A US Marine Corps reservist in Iraq, working in a CPT for the CPA head in Basra, wrote on a military website last month about how there was no difference between the private contractors’ and military roles. He said Paul Bremer, the coalition administrator, had his own Blackwater close protection team, while the six regional CPA heads had military protection teams. “Any other coalition officials in Iraq are provided security by private contractors such as Blackwater, Global Security [and] Critical Response Group.”

Lots of former special forces military personnel like Steve move from continent to continent on a series of short-term contracts “doing the security circuit”. The work ranges from escorting pop stars to training third world armies and police forces to active fighting roles. Two New Zealanders, Alan Brosnan and Duke Henry, wrote about this life in their 2002 book Soldiering On, noting that since leaving the NZSAS in the late 1980s they had, between them, worked in 57 different countries. As the New York Times argued, this “out-sourcing of war” can create difficult issues around accountability. For instance, the New Zealand government refused to send combat troops to support the US-led occupation force in Iraq_but what responsibility does it have if some of the same troops, trained at public expense, quit and become part of the occupation force as private contractors?

Judging from the case of an NZSAS sergeant who resigned late last year to take up a private military job in Iraq, it is not discouraged.

The officer’s reference from land commander brigadier Southwell commented glowingly on the NZSAS sergeant’s assignment as principle protection officer for Foreign Minister Phil Goff on a visit to Afghanistan and said: “I have no hesitation in recommending [him] as a leader of a Close Protection Team in even the most severe of security situations.”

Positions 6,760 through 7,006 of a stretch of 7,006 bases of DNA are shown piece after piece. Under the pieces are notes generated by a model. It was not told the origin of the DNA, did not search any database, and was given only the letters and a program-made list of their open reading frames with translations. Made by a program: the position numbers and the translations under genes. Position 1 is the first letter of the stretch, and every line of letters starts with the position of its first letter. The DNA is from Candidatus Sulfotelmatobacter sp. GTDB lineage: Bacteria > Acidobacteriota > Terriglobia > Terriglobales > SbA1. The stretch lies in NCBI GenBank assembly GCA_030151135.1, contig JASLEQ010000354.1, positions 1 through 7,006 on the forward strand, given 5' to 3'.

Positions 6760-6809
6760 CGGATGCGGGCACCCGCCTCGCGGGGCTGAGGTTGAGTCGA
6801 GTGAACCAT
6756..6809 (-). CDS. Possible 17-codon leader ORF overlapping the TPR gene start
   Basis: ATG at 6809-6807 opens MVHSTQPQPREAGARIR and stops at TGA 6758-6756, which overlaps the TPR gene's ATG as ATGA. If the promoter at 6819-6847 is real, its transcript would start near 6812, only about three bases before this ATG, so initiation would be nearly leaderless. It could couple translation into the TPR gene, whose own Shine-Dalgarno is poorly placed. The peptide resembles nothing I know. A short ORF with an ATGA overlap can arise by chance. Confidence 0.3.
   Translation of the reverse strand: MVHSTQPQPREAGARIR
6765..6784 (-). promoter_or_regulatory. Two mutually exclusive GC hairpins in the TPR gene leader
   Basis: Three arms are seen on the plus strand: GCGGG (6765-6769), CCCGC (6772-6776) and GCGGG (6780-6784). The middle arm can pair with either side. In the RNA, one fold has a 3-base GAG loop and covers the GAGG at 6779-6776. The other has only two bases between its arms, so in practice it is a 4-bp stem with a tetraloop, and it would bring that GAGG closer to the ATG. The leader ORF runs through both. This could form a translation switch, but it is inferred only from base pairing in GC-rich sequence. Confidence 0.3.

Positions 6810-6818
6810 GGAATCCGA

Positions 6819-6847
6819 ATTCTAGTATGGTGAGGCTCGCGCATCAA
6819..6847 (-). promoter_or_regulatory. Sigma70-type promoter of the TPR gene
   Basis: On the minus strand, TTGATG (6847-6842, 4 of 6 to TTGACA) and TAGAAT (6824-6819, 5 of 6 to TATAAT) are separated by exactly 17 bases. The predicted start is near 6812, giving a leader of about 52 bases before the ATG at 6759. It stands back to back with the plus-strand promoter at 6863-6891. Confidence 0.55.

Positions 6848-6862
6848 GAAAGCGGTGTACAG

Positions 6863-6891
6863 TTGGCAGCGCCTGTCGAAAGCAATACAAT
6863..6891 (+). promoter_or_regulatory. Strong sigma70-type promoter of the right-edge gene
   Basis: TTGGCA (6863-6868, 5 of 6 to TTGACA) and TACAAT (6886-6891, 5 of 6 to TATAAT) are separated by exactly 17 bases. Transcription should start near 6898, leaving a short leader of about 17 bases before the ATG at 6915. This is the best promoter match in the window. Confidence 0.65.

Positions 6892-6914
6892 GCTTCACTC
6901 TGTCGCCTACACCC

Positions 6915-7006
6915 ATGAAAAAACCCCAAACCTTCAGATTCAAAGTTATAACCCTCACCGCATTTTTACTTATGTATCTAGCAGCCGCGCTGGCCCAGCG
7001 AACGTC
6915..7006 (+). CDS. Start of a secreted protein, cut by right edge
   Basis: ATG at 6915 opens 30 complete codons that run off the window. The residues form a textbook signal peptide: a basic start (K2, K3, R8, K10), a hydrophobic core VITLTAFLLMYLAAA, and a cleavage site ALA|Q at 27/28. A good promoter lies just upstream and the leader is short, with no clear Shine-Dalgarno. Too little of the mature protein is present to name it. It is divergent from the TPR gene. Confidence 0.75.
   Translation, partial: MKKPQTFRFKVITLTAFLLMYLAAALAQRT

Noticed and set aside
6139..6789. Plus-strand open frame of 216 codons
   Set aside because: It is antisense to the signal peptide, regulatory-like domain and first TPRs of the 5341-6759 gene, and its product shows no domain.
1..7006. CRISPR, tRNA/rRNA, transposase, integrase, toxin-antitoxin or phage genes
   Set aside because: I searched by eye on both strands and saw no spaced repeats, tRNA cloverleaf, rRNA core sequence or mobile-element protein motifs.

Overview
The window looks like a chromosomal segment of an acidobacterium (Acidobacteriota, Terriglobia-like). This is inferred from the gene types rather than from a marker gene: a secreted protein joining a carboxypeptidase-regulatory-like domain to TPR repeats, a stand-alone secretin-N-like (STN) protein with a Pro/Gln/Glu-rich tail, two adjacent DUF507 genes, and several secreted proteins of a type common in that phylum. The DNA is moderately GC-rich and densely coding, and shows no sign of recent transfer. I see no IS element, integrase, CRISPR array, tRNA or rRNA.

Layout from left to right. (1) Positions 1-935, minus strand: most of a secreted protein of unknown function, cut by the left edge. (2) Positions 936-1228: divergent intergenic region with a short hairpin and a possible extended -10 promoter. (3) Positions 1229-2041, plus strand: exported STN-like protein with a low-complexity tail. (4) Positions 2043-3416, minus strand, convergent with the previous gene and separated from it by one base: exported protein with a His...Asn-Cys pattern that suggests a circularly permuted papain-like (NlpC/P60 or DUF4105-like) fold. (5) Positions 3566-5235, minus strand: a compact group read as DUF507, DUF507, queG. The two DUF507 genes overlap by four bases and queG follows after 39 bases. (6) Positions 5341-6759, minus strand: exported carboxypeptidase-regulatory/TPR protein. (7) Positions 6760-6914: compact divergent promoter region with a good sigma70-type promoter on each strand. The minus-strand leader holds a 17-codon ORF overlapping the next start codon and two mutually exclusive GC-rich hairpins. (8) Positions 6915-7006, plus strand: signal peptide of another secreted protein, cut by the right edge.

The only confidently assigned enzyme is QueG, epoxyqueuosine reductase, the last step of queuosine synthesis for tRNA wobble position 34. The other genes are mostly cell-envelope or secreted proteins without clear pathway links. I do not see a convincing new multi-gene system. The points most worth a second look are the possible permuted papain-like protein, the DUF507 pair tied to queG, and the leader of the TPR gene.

Insiders say there is frequent contact between overseas private military firms and the NZSAS headquarters, including representatives of these companies visiting the Papakura base to look for recruits.

New Zealand Defence Force spokesman Ric Cullinane said unless they fought against New Zealand_which is treason_or commit an international crime, once members of the armed forces leave, “the NZDF capacity to place restrictions on them ceases”.

Acting police commissioner Steve Long said there was no policy restricting where former police officers worked.

Steve, the former NZSAS member, says he doesn’t know how many Kiwi security contractors there are in Iraq, but it’s “less than 100 for sure”.

“There are a few ex-SAS guys over here like me but they keep pretty quiet. The ones that make the most noise are the grunts [infantry soldiers] who have talked their way into a contract.”

He’s also heard about “some Kiwi cops over here. I think they are doing close protection contracts.” Recently, Police Minister George Hawkins said three police officers had resigned after being discovered taking leave to do secur-ity contracts in Iraq. He said a “small number” of other officers had also left to take up such work.

A Hamilton company, Red Key Security Group, hit the headlines this year when it received hundreds of applicants for bodyguard jobs in Iraq. Manager Terry Phelan says owing to conditions in Iraq_including foreign construction companies pulling out_Red Key’s plans to place New Zealanders in Iraq are on hold for at least three months.

Asked about the treatment of locals by coalition troops or private contractors, Steve said: “Most of what I’ve seen, any prisoners of war are treated OK, rough but OK.” He said they were “normally taken away pretty quickly for safety/security reasons but I can’t say that I’ve seen much dodgy.

“The private companies don’t really get into dealing with the locals on a threatening level. We try to be as nice as we can ’cause you don’t know who’s going to shoot at you. You stay awake but try not to be overly aggressive.

“My team’s good but there are starting to be a lot of cowboys in now because a few of the experienced ones are getting out. Some of the companies over here have people with f— all military training.

“That’s when it’ll get real bad. When the experienced people leave because it’s too hot, the inexperienced — or should that be `unexperienced’ — come in and get their heads done in. That’ll happen, sooner rather than later.”